I’ve had mentors when I was an undergraduate, who were in places of power. If that was much more available and accessible, like a mentor relationship to help you through all the nuances and how to strategize—be it negotiating a salary or any other sticky situations, it would help people navigate through their careers better. They know people. I think that’s a difficult thing for people from marginalized communities because if you don’t have that network established, it’s hard to even know about or go up to an administrative position or get in a traditional leadership position. I believe that everyone can lead where they are, but to get in to a place of power in order to really attempt to make change, it really is about who you know, and we don’t know all those people.

When did you start getting involved in the Society of American Archivists?

I started getting involved immediately after I graduated from library school at Pitt because I was a Pinkett Award winner. You get complimentary registration and everything, so that was very pivotal to have right after school. To have all that, it starts molding you professionally. I was part of the [Archivists and Archives of Color] Roundtable right away. And once you start getting a little bit active on whatever committee, once your name gets out there, people starting asking you to join this or that committee. So you get pulled in right away and become a part of it. I have been to every SAA meeting since 2002 except for one. SAA has been really helpful to me, career-wise, and particularly in networking. Also [it is helpful] in building professional networks that can be helpful in your own professional work or your institution’s work, and coming together for ideas in order to propel the profession as a whole.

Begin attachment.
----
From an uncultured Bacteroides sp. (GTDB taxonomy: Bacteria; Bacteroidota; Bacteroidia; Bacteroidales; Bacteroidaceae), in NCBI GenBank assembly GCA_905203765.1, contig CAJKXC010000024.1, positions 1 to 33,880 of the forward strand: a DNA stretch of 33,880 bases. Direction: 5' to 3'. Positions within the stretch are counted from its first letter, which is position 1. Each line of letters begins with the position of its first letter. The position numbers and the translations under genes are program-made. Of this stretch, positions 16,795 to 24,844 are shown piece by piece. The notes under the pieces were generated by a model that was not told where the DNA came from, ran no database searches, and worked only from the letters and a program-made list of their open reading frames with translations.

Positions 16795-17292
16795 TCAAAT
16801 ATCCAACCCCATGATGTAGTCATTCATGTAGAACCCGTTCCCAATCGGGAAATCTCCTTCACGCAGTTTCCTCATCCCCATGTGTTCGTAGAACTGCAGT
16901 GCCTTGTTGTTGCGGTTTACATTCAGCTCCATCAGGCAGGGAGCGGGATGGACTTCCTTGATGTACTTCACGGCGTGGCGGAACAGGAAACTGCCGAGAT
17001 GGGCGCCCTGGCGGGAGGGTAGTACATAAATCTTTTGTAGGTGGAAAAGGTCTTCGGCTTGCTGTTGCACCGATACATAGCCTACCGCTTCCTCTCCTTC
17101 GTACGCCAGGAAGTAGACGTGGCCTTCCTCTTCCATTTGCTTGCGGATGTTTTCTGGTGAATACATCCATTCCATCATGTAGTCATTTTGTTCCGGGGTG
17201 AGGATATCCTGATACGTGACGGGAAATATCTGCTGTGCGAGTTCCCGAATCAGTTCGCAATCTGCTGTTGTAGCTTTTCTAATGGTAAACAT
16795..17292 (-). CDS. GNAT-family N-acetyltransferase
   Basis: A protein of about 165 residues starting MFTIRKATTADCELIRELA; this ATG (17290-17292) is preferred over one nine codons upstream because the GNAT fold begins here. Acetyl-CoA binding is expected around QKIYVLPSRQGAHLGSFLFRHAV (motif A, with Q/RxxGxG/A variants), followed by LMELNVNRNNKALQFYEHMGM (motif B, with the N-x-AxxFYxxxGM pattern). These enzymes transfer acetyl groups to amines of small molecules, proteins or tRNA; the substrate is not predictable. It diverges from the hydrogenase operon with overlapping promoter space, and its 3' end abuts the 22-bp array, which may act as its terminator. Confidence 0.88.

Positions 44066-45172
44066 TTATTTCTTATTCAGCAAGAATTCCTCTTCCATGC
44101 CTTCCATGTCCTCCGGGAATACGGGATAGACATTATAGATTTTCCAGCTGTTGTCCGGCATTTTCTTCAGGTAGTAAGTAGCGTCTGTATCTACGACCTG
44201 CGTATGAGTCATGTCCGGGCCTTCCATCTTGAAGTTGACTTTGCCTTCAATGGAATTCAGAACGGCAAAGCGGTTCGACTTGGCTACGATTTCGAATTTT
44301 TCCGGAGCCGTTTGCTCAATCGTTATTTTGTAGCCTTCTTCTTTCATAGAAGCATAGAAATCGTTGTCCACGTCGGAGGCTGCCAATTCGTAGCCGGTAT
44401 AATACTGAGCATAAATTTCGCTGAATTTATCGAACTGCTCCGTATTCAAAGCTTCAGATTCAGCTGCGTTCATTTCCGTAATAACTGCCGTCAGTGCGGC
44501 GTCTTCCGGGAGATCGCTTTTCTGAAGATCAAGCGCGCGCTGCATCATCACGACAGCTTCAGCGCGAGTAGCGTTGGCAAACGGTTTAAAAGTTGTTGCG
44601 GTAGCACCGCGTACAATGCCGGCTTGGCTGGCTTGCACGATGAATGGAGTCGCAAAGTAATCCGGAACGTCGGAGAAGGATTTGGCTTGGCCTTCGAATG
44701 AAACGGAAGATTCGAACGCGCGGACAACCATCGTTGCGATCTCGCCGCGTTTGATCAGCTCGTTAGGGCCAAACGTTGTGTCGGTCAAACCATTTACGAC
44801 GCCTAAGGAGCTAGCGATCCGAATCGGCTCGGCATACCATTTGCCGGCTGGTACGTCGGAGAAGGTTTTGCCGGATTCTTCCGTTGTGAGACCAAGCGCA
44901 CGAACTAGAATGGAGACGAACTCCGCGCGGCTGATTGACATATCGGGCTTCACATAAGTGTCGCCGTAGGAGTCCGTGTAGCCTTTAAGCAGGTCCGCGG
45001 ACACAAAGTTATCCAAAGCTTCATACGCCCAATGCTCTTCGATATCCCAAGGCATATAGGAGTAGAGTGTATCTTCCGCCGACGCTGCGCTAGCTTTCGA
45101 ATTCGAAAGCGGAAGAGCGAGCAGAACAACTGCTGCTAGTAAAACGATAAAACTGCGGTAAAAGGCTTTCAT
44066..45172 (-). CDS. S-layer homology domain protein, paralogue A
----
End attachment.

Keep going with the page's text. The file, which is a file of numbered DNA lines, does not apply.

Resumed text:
Where should someone get started if they’re just coming into SAA?

I would say for folks that are new to explore SAA’s Mentoring Program. But also to go to Sections [meetings] that not only have your professional niche but also affinity interests, or that address your personal identity. And when you go there, to not be afraid to talk to people or to introduce yourself. Particularly in the ethnic section meetings, there’s always time for Q&A and in discussion, introduce yourself and say, “Hey I’m new, this is my first time here, it’s a little intimidating. I’d love to get to meet you all. Please introduce yourself to me.” Just kind of put yourself out there because when you do that, people will come and seek you out and help you. They want to pull you in.

Thinking about either the Archivists and Archives of Color Section, or the profession as a whole, what would you like to see happen?

In the profession, what I’d love to have happen is, of course, increase diversity. Not only the people that do the work, but also in leadership positions. But that’s not enough, it really needs to be inclusion. A lot of disruption in particular ways of doing things that needs to happen. These systems need to be disrupted because you can fill an organization with people of color, with people from marginalized communities, and if it’s still upholding a system that’s been constructed years ago that privileges a certain people or a certain way of thinking or doing things—that’s not really changing anything. It looks on the outside like things are changing. But if the systems are still intact, that’s not making it just for everyone. That’s not real change. That’s the step that needs to happen.

To simply uphold the current status quo, that’s not good or healthy. It privileges the people in power.